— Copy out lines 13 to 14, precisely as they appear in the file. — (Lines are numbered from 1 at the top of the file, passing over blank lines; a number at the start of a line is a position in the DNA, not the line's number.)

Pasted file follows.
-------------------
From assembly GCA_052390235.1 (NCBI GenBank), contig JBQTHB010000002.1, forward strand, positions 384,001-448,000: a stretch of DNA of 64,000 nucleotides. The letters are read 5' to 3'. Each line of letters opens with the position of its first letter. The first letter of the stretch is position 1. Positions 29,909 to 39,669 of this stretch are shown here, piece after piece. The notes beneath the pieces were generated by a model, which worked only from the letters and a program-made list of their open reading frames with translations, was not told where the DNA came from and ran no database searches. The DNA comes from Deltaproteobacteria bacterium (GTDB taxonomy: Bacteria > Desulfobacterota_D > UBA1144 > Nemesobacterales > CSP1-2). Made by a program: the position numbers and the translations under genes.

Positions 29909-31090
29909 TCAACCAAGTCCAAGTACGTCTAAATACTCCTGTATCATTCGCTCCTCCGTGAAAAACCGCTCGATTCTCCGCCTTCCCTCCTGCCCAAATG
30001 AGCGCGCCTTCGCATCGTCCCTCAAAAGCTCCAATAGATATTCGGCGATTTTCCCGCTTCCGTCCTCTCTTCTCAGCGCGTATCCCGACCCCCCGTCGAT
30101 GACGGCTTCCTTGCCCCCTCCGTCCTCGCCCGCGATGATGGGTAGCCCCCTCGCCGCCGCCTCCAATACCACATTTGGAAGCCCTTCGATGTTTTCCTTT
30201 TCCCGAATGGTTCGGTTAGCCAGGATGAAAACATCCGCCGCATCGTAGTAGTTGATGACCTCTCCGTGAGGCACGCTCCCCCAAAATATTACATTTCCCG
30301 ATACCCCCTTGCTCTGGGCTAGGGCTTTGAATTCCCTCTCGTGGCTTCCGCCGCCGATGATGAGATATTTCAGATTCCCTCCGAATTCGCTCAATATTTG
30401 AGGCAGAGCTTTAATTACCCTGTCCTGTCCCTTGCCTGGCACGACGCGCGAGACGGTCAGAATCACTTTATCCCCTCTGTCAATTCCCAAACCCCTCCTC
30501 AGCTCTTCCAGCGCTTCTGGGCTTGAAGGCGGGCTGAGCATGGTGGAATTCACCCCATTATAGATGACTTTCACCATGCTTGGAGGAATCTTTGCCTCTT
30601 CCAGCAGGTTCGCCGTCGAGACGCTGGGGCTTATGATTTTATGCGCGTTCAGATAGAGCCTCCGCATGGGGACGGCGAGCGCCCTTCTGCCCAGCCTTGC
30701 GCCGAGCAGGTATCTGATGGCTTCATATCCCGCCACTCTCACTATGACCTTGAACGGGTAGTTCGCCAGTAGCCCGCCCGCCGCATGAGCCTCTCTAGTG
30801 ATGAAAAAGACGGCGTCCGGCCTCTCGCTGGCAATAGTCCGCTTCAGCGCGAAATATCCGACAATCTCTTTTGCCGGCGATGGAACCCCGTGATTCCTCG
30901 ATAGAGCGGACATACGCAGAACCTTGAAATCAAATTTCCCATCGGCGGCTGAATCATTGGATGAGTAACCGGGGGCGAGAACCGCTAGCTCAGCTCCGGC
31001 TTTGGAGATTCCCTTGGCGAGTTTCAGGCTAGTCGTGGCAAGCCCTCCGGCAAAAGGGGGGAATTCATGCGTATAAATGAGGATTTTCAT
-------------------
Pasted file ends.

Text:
30901 ATAGAGCGGACATACGCAGAACCTTGAAATCAAATTTCCCATCGGCGGCTGAATCATTGGATGAGTAACCGGGGGCGAGAACCGCTAGCTCAGCTCCGGC
31001 TTTGGAGATTCCCTTGGCGAGTTTCAGGCTAGTCGTGGCAAGCCCTCCGGCAAAAGGGGGGAATTCATGCGTATAAATGAGGATTTTCAT